The Nazi sympathizer who drove into a crowd of protesters, killing one, last year in Virginia was sentenced to life in prison plus 419 years Tuesday.
A jury recommended the sentence after listening to an emotional statement from Susan Bro the mother of 32-year-old Heather Heyer who was killed on Aug. 12, 2017, when James Alex Fields Jr., 21, plowed into her and other people protesting the white nationalist “Unite the Right” rally in Charlottesville.
“Her death was an explosion to the world,” Bro said in her victim impact statement. “We are forever scarred by pain.”
The verdict was reached after about four hours of deliberation over two days and Fields stood impassively, his hands folded in front of him, as it was read by a court clerk.
Prosecutors argued that the murder was premeditated and played videos that showed Fields backing up his car before barreling down a narrow street crowded with counter-protesters, injuring 35 people.
One of the people injured, Jeanne “Star” Peterson, said her lie has been a “living nightmare” since the assault where her spine was broken and her right leg shattered.
“I will be dealing with the aftermath of Fields’ choices for the rest of my life,” Peterson said in court.
Hours before the deadly attack, Fields, dressed in a white polo shirt and khaki pants, marched in the rally at the University of Virginia campus among other white supremacists, some wearing red “Make America Great Again” hats, holding tiki torches and chanting “Jews will not replace us.”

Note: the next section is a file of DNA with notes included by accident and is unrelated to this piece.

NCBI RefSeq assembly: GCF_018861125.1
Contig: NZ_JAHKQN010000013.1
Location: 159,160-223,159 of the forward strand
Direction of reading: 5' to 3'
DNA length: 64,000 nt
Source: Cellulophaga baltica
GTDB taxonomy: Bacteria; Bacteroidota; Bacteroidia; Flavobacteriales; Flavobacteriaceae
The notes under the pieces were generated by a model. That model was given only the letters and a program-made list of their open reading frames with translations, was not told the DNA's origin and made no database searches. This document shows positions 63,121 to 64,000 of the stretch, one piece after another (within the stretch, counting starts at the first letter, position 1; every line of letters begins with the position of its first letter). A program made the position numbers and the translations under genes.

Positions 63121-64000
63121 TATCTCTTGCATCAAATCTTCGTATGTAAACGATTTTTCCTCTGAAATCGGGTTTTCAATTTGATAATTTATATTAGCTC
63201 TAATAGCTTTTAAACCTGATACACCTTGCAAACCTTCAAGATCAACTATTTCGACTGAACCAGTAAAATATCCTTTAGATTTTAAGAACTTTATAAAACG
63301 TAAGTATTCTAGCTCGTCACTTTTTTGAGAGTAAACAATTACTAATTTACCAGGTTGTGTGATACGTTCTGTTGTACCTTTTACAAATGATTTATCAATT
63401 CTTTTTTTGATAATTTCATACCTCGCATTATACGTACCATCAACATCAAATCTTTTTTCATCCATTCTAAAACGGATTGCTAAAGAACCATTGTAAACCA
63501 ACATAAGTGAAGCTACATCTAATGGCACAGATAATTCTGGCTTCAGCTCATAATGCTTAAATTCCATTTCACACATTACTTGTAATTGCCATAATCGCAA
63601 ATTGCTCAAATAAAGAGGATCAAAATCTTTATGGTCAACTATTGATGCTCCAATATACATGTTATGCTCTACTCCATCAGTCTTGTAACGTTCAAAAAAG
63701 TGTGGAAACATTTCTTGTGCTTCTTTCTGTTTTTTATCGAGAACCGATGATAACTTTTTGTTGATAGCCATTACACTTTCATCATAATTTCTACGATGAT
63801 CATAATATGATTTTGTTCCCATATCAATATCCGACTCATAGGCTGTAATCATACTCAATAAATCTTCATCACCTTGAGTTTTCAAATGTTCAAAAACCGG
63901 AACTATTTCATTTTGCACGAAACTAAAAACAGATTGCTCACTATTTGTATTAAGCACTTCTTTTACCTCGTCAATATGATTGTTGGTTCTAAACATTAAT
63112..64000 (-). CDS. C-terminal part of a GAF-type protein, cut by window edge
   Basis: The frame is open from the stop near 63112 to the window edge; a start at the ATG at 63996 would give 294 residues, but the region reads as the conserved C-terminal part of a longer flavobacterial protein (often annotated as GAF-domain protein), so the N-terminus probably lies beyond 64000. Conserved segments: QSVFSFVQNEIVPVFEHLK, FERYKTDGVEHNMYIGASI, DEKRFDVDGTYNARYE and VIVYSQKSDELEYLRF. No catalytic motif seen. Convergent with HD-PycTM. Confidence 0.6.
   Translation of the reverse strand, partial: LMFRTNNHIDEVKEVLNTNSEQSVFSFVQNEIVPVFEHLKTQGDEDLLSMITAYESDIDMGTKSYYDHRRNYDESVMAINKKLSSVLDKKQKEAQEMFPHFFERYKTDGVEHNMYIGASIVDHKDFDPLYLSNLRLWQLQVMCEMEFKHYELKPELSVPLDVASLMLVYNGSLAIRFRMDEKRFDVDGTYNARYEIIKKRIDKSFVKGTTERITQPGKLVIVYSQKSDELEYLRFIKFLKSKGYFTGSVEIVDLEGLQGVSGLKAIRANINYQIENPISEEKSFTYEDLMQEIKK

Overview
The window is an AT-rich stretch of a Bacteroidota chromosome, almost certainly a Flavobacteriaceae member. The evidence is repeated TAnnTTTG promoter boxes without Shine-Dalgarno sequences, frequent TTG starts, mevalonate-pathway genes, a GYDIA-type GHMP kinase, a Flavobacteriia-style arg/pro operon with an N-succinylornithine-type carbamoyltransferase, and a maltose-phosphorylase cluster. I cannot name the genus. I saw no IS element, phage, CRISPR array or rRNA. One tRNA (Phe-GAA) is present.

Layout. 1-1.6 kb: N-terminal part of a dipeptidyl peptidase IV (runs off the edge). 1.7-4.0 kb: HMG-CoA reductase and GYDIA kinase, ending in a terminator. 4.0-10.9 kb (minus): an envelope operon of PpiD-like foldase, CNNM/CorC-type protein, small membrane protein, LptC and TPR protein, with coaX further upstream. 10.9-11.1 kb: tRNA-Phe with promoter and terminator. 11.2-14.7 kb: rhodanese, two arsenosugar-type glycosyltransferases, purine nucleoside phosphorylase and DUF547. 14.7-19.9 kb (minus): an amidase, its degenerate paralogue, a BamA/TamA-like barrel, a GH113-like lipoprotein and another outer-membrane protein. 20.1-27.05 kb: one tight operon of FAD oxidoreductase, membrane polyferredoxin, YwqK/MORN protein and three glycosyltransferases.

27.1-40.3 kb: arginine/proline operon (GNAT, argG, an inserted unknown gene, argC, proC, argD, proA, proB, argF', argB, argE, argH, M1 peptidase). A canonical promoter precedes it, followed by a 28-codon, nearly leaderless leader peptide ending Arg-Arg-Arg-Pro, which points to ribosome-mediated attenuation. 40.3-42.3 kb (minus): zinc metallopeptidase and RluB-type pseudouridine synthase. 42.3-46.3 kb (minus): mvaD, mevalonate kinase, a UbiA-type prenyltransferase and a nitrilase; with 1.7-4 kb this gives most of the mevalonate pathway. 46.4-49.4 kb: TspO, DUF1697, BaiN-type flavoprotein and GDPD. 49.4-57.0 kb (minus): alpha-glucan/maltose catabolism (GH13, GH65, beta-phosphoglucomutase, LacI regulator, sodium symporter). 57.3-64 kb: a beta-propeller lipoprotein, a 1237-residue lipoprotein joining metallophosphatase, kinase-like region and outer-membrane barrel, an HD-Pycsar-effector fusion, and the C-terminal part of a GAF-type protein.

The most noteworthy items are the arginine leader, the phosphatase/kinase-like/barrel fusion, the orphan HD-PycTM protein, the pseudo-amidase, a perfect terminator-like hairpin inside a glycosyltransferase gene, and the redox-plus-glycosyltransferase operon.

Fields had driven overnight from his hometown of Maumee, Ohio, to take part in the rally that protested the removal of Confederate general Robert E. Lee.
After he left, his mother texted him asking him to be careful, to which he responded: “We’re not the one [sic] who need to be careful,” along with a photo of Adolf Hitler, whom he had long admired. Prosecutors showed the message exchange in court.
They also showed the jury two Instagram posts Fields uploaded showing a car ramming into a group of protesters, and argued Fields had decided to live out the sick fantasy.
On Friday, Fields was found guilty of first-degree murder and other felonies by the same seven-women, five-men jury. His lawyer argued he acted in self-defense.
A psychologist for the defense, Daniel Murrie, said that Fields has a long history of mental health issues, including volatile outbursts. He was diagnosed with bipolar disorder at 6 and later with schizoid personality disorder.
Fields went off his medication at 18 and built an isolated “lifestyle centered around being alone,” Murrie said.
Judge Richard Moore will now take the verdict under advisement and has scheduled a sentencing hearing for March 29. Virginia judges usually impose the sentence recommended by juries.
With Post wires
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